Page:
I came across this talk on the YouTubes the other day and it has really stuck with me.
I love this concept of enough as a counter argument to conscious consumption. It has gotten me thinking about its application to design. I tend to loath the phrase “minimum viable product” but when I look at a lot of the work I admire in our field it tends to be quite reductive, it tends to be just enough design to make a difference. I think there are ways to apply it to product design, and portfolio management. I’ve worked at so many companies and with so many clients with massive SKU proliferation and you look at a company like Sonos that has 5 or 6 models and see there are much simpler ways to do things.
I really liked what he said about more doesn’t make you happier. Just because there are more features in a phone doesn’t mean you’ll like it more. You have to appricate the parts for what they are. Like you both touched on, brands with smaller product lines such as Sonos and OnePlus can spend more time making the best product ever, rather than worrying about developing tens of products at once.
How many products is enough to achieve a brands mission?
It was a good watch, thank you for sharing! Couldn’t agree more with the comments above.
It’s also particularly relevant mindset at this time of year while we get bombarded by an increase in advertising telling us what we ‘need’.
Thank you Michael for linking that one and re-introducing the audience to TEDx once again.
I must admitt this one really cracked me . When I visited California nearly 5 years ago it was very visible that the west coast was under immense pressure. How the system of greed has flawed our lives is put to the very roots of the cause with that brilliant talk by Kevin Cavenaugh, even if he could be a more
humble and down to earth guy.
Our generation can make a whole lot of difference. We have all the tools at our hands.
First thing will be that I take this afternoon off and try to really be a father, spending some time with my little ones and my love.
That image is a fantastic example. I was visiting some of my wife’s family in London earlier this year. One of her cousins is a “car guy” like me and he excitedly asked “what kind of car do you have? A Camaro, a Mustang? A big Jeep?” … I think he was disappointed in my answer of “A Golf R and a 17 year old TT”
Appropriate is another way to frame it, and is probably a more “appropriate” term I think as a Ted talk, the “enough” language is probably more hyperbolic click bait…
I think our culture is excessively saturated in stuff to the extent that we could probably cease all manufacturing and live off a mix of unsold old stock, repairs, repurposing, or just going without inessential items for a good decade or two and experience no appreciable decline in the standard of living. The excess really makes me sick when you consider just how expertly we are destroying the world our children will inherit; all the resources wasted on things that, if used at all, will be used for minutes and then spend millennia in a landfill; not even considering the damage caused by manufacturing this junk. Even nicely designed stuff goes down this road, maybe after a slightly longer period of use that is still a drop in the bucket compared to how long it will be garbage.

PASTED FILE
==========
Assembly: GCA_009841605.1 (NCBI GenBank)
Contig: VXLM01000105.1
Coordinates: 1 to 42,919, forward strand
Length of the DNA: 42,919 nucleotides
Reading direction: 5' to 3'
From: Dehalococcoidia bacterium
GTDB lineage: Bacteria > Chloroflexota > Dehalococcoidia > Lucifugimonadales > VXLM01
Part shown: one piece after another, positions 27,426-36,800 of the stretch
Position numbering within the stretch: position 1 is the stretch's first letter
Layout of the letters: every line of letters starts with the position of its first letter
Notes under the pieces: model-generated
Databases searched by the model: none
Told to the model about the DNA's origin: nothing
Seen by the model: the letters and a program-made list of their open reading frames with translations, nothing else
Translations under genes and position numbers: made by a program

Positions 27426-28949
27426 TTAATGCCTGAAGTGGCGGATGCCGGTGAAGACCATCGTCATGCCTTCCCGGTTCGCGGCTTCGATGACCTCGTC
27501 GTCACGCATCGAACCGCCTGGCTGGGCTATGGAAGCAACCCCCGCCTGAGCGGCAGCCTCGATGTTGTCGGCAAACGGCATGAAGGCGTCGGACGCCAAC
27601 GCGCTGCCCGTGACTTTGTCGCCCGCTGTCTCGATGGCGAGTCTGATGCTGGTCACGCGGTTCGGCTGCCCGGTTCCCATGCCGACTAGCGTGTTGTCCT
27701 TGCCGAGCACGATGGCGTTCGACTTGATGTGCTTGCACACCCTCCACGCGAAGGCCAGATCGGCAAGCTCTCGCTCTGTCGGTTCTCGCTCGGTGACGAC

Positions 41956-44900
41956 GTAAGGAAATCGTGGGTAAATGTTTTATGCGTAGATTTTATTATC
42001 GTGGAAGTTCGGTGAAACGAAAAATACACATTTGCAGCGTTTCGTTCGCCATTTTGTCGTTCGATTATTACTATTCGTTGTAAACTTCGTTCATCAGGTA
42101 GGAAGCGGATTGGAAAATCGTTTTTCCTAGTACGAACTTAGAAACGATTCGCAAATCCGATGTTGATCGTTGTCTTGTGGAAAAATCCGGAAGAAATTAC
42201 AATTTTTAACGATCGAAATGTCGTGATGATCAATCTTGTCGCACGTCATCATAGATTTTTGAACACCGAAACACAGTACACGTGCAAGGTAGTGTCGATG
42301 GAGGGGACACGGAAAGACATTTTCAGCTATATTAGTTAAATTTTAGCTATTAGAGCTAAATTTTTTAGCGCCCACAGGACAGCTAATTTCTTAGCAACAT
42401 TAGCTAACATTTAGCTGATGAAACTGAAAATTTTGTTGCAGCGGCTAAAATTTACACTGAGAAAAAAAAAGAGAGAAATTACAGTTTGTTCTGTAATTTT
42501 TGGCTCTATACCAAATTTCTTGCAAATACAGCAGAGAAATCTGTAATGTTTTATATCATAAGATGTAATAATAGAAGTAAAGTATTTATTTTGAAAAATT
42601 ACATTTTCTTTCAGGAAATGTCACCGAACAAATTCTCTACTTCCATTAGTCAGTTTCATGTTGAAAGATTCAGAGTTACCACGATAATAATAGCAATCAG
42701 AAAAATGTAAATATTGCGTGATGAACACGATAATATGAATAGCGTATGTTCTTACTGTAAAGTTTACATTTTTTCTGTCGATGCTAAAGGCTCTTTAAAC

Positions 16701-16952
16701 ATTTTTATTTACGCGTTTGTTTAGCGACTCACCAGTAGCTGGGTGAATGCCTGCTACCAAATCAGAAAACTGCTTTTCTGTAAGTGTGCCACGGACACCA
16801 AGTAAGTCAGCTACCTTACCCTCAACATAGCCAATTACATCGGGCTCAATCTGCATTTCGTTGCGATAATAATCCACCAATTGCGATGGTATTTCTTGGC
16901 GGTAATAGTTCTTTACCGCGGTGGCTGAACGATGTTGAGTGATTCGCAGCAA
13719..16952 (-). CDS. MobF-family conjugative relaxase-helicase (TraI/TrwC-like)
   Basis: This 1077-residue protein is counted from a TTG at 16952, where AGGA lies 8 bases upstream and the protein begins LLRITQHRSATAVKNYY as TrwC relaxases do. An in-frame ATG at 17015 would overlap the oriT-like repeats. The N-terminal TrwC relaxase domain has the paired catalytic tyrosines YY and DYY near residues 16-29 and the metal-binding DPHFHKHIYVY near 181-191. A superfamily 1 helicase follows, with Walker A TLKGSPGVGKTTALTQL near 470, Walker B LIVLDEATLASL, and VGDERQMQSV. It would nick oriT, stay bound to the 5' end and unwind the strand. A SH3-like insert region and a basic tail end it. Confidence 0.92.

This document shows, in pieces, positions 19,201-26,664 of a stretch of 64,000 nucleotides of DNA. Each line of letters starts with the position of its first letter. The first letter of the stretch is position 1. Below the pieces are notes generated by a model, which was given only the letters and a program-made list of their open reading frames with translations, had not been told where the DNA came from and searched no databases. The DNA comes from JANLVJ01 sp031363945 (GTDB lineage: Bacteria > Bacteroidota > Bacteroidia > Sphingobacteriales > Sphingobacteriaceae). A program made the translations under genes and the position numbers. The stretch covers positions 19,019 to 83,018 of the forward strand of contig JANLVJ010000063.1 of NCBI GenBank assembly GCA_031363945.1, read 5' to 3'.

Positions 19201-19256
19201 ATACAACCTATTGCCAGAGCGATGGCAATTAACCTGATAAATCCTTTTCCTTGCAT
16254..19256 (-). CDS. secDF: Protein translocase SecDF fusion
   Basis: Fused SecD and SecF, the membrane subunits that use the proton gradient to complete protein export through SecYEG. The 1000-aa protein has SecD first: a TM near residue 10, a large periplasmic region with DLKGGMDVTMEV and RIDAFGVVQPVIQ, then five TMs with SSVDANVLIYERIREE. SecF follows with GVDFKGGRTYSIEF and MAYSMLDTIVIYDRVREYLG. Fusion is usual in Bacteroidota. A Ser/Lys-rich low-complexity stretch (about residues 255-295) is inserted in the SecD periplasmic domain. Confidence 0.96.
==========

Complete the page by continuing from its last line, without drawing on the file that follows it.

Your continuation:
BCIP: This is exactly why my younger brother stopped being in product design right after the diploma and chose human rights/ adult education as alternative (rough) professional path.
Indeed within our oversaturated economies one can live off the crumbs, that fall off the tables of “normal” consumerism.
My future second wife dealt some lessons concerning this to me. Showing that it is entirely possible to nurture 2 teenage daughters, have food and clothing, a fun! social life on cents instead of Dollars. Over here in Germany we have an active “food sharing” network, that repurposes excessive “waste” food, you can do carsharing, use public transport or a bike and live quasi like a student, all while doing meaningful work, that might not pay six-figures. Very valuable viewpoints in recalibrating my personal values.
I’m not sure if it is my age, because I’ve been lucky enough to be able to get enough things that I like and enjoy, or because I’ve been running my own business for s bit now but I’ve just gotten a bit more satisfied with what I have. I don’t feel as compelled to buy another watch, a nicer couch, some fancier shirts, a newer car. I realize this is an easier thing to get to at a certain point in your career…So this video really resonated with me at the right time. I think if I watched it 5 years ago I would have passed it by. It does lead to some existential angst in design consulting and before we right proposals I try to push on “is this something that will increase joy in people somehow either functional, emotionally, or hopefully both?” … it defiantly produces a path of thought like your brother had mo-i. I’m caught between loving what we do and thinking maybe there are other ways to more positively impact the community around me. I think I’ll try ramping up some volunteering in the new year.